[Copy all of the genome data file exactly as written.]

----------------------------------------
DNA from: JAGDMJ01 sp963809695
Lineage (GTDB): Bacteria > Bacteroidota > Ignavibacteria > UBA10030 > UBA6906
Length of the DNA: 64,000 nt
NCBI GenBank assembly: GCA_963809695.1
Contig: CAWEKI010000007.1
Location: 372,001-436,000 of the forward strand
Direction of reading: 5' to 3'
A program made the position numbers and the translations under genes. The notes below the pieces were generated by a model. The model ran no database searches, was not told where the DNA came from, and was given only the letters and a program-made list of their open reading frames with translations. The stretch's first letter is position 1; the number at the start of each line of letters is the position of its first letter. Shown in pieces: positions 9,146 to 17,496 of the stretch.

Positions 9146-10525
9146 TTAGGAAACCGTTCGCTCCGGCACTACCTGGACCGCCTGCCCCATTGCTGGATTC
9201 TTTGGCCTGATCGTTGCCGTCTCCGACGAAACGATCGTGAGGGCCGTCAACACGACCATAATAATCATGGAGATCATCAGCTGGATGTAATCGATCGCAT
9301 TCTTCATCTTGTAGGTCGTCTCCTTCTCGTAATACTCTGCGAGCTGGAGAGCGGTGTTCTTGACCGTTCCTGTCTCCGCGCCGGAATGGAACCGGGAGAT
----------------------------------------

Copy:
DNA from: JAGDMJ01 sp963809695
Lineage (GTDB): Bacteria > Bacteroidota > Ignavibacteria > UBA10030 > UBA6906
Length of the DNA: 64,000 nt
NCBI GenBank assembly: GCA_963809695.1
Contig: CAWEKI010000007.1
Location: 372,001-436,000 of the forward strand
Direction of reading: 5' to 3'
A program made the position numbers and the translations under genes. The notes below the pieces were generated by a model. The model ran no database searches, was not told where the DNA came from, and was given only the letters and a program-made list of their open reading frames with translations. The stretch's first letter is position 1; the number at the start of each line of letters is the position of its first letter. Shown in pieces: positions 9,146 to 17,496 of the stretch.

Positions 9146-10525
9146 TTAGGAAACCGTTCGCTCCGGCACTACCTGGACCGCCTGCCCCATTGCTGGATTC
9201 TTTGGCCTGATCGTTGCCGTCTCCGACGAAACGATCGTGAGGGCCGTCAACACGACCATAATAATCATGGAGATCATCAGCTGGATGTAATCGATCGCAT
9301 TCTTCATCTTGTAGGTCGTCTCCTTCTCGTAATACTCTGCGAGCTGGAGAGCGGTGTTCTTGACCGTTCCTGTCTCCGCGCCGGAATGGAACCGGGAGAT